1. William Carlos Williams’s poem “The Red Wheelbarrow” —
so much depends
a red wheel
glazed with rain
beside the white
— may be a scene the poet witnessed, as described in this Times article:
On July 18, in a moment of belated poetic justice, a stone will be laid on the otherwise unmarked grave of Thaddeus Marshall, an African-American street vendor from Rutherford, N.J., noting his unsung contribution to American literature.
“When we read this poem in an anthology, we tend not to think of the chickens as real chickens, but as platonic chickens, some ideal thing,” William Logan, the scholar who recently discovered Mr. Marshall’s identity, said in an interview.
The discovery doesn’t change the meaning, he said, but “knowing there was a man with a particular wheelbarrow and some chickens does help us understand the world the poem was embedded in.”
Williams’s 16-word poem, first published in 1923, was hailed as a manifesto of plain-spoken American modernism. Williams himself declared it “quite perfect.” A staple of classrooms and anthologies, it has inspired endless debates about its deeper meaning — how much of what, exactly, depends on the red wheelbarrow? — not to mention provided the name of an English-language bookstore in Paris, a craft beer from Maine and an episode of “Homeland.”
But Mr. Logan, a professor at the University of Florida who has contributed to The New York Times Book Review, may have taken the poem’s fullest measure yet. His roughly 10,000-word essay on the poem, published in the most recent issue of the literary journal Parnassus and titled simply “The Red Wheelbarrow,” considers the poem from seemingly every conceivable angle.
There are discussions of Williams’s aesthetic influences and composition habits. (Williams, a medical doctor by profession, sometimes wrote poems on prescription forms.) Mr. Logan also considers the history of hyphenation in the word “rainwater,” previous literary references to painted wheelbarrows, New Jersey ordinances concerning handcarts, and early-20th-century poultry trends.
“Who knew there was a fad for white chickens?” he said.
2. In a New Yorker article discussing “Fran Ross’s hilarious, badass novel, ‘Oreo,'” Danzy Senna writes this definition of the postmodern novel:
Aesthetically, “Oreo” has all the hallmarks of a postmodern novel in its avoidance of profundity and its utterly playful spirit. It draws no conclusions, and the quest leads to no giant, revelatory payoffs. [my emphasis] The father and his secret about her birth constitute, in the end—and without giving anything away—as absurdist a feminist send-up of the patriarchal myth as one could hope to find. At every turn, the novel embraces ambiguity. Its quest-driven plot is diverted by wordplay and meta-references to itself. In many ways, it feels more in line stylistically and aesthetically with Thomas Pynchon and Kurt Vonnegut than with Sonia Sanchez and Ntozake Shange, to name two other black female writers of Ross’s time.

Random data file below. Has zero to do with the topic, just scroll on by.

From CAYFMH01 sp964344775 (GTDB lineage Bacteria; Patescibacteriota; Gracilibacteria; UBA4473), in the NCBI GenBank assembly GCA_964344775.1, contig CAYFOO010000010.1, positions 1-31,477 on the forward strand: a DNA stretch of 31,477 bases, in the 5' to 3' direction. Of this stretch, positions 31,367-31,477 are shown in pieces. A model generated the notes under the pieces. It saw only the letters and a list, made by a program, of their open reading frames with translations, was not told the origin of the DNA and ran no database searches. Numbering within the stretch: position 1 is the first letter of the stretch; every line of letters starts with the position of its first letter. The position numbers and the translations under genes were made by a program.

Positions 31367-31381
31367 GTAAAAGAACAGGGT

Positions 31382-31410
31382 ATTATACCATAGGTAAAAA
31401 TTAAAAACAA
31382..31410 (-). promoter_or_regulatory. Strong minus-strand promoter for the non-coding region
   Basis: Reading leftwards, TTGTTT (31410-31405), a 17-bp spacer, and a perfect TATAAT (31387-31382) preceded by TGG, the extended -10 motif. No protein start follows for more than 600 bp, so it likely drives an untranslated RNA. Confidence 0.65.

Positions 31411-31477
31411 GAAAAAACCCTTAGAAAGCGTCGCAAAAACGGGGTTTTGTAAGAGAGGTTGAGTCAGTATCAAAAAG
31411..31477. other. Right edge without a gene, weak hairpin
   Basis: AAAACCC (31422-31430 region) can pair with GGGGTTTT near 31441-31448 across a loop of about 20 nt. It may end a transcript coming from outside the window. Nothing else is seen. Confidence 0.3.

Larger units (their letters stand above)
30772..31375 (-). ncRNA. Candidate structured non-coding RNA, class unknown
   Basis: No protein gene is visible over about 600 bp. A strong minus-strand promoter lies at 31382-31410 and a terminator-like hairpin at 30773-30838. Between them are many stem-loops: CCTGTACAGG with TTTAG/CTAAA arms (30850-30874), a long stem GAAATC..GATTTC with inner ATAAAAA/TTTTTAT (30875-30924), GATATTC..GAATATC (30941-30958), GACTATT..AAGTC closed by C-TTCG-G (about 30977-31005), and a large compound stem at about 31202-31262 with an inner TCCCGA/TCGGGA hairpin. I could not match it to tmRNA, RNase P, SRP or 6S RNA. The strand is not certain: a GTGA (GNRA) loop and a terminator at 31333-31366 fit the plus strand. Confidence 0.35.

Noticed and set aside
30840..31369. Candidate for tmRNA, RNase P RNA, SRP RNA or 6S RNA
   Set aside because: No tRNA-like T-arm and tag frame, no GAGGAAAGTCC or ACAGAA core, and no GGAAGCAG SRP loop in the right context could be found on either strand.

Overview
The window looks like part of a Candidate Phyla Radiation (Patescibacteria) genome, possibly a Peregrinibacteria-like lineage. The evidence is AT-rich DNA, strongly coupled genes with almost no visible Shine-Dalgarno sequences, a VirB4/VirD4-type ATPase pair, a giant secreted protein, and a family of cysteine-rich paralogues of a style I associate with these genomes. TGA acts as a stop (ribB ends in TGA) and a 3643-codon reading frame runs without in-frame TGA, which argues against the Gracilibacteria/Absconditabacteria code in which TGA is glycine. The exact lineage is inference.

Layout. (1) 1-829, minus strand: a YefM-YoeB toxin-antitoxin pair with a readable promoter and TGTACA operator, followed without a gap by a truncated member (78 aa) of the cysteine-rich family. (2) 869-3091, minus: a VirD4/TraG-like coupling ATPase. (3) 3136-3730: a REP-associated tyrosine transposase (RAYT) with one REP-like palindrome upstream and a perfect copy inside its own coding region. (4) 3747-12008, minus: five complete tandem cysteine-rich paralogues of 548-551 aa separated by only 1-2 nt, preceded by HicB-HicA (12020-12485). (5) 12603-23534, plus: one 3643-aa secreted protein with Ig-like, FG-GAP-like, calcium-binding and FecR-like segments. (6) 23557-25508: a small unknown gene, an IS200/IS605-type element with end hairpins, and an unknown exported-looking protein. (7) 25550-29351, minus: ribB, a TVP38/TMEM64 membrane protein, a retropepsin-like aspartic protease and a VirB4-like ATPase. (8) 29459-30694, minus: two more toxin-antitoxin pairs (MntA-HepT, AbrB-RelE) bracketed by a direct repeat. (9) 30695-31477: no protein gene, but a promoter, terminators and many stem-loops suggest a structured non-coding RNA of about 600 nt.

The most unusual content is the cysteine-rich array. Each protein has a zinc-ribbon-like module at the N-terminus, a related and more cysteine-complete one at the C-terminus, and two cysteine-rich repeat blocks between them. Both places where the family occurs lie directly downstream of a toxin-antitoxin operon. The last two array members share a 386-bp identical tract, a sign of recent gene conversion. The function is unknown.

Oreo never becomes a fully believable character, and this feels appropriate to the work’s spirit. The novel does not strive for realism; Ross is not trying to construct a seamless, plot-driven narrative or a sympathetic, three-dimensional main character. We are always aware of Oreo as a construct, and of her story as a construct. Puns, wordplay, standup-comedy riffs, menus, charts, tangents: the journey to find the father is just a chance for Ross to meander through her wicked and free imagination, and to push us toward a hyper-awareness of language itself. “Christine,” Ross writes, and she could be writing of herself, “was no ordinary child … she had her mother’s love of words, their nuance and cadence, their juice and pith, their variety and precision, their rock and wry.”
3. A definition of literary interpretation, and a warning about finding patterns, from a New Yorker piece about love-song lyrics by Adam Gopnik:
One should always be wary of a book by a scholar insisting that there is a pattern where before none has been seen, since scholars have an overwhelmingly strong confirmation bias in favor of patterns—finding patterns is what scholars do. The great art historian Leo Steinberg found the “line of fate” in the Sistine Chapel, which skewered figures from separate scenes into occult sentences, with the same excitement with which Percival Lowell had once found canals on the surface of Mars. These were illusory—but, more important, irrelevant. Interpretation is the teasing out into articulate words of a complicated sensation or experience. It’s not often the discovery of some other, completely different experience that the surface of the work was hiding. [my emphasis]
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